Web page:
Epidural anesthesia is a method of anesthesia in which the lower part of the body is numbed. This method can be used in people who do not need to be under general anesthesia. Surgeons use procedures that can be applied by making an incision from the back or front when performing hip replacement surgery. The operation usually takes about 60-90 minutes to complete.

    What Should be Considered After Hip Replacement Surgery?

    • Initiation of physical therapy
    • Avoiding gaining too much weight
    • Receiving therapeutic exercise support
    • Use of toilet seat risers
    • Keeping the wound area clean and dry
    • Installing a handle for use in the bathroom
    • Use of walking aids
    • Physical activity under the supervision of a doctor
    • Contact the doctor if necessary
    • Using prescribed medications correctly
    • Choosing shoes in a design that does not require long-term bending

    After the operation, a dressing is applied that allows the hip to be held in place for 1 weeks. The stitches that close the cut are removed about 10-14 days after surgery and can be replaced with sterile strips. If your surgeon used glue to close the wound, the end stitches will gradually fall off after about 1 months.

    Everyone recovers differently from hip replacement or revision surgery. The important thing is to keep moving, but to encourage yourself to accelerate and gradually become more active.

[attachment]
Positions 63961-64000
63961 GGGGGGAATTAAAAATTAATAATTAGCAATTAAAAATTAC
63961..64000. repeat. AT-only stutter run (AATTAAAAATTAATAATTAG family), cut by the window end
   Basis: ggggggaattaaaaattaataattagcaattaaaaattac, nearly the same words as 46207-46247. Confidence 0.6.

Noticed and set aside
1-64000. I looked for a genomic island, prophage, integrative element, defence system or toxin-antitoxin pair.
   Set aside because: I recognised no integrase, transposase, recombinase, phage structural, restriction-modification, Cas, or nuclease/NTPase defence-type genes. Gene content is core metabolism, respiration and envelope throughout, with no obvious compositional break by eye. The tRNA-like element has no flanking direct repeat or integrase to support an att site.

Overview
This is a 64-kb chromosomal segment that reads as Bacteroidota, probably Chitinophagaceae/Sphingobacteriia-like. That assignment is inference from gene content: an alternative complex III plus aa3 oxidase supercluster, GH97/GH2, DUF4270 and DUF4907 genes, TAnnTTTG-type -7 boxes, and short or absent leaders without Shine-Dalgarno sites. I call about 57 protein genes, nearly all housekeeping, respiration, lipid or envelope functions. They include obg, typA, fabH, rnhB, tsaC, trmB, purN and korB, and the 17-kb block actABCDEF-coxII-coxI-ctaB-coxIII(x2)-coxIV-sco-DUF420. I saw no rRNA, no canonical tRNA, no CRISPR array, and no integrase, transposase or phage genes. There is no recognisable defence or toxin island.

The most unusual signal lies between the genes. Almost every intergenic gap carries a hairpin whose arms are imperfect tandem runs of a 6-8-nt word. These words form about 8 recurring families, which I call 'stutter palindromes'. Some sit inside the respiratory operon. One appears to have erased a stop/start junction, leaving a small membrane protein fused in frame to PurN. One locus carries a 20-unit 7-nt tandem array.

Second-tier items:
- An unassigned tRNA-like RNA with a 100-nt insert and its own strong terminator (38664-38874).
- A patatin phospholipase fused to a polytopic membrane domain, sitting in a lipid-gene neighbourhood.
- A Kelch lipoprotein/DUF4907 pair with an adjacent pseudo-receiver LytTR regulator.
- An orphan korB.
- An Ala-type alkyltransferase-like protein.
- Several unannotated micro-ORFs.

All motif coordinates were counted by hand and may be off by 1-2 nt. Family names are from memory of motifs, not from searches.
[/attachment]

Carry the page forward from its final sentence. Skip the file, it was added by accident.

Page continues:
You may need to stay in the hospital for a few days after surgery. For the first 4 to 6 weeks after surgery, crutches may be needed to make walking easier and reduce pressure on the hip.

    Most people are encouraged to walk with the help of a walking support immediately after surgery. Within an average of 2 to 3 months, the patient shows improvement that can continue with normal activities. However, it may take up to a year for the entire body to return to normal activity after the implant. For the first 3 months, the patient should avoid sitting, running, crouching and jumping in low chairs.

    You may also need to start a doctor-controlled exercise program to get used to the hip implant. The surgeon informs the person about what activities he or she can do after the operation and prescribes medication for use after the surgery.

    It usually takes at least 4-6 months for the patient to feel like they have returned to their pre-operative activity level. People with desk jobs may need to take at least 4 weeks off from work, and this period may be longer if complications arise.

    What are the advantages of hip replacement surgery?

    • Enhanced mobility
    • Relieving pain due to hip damage
    • Improved body and leg coordination
    • Facilitate physical activities in everyday life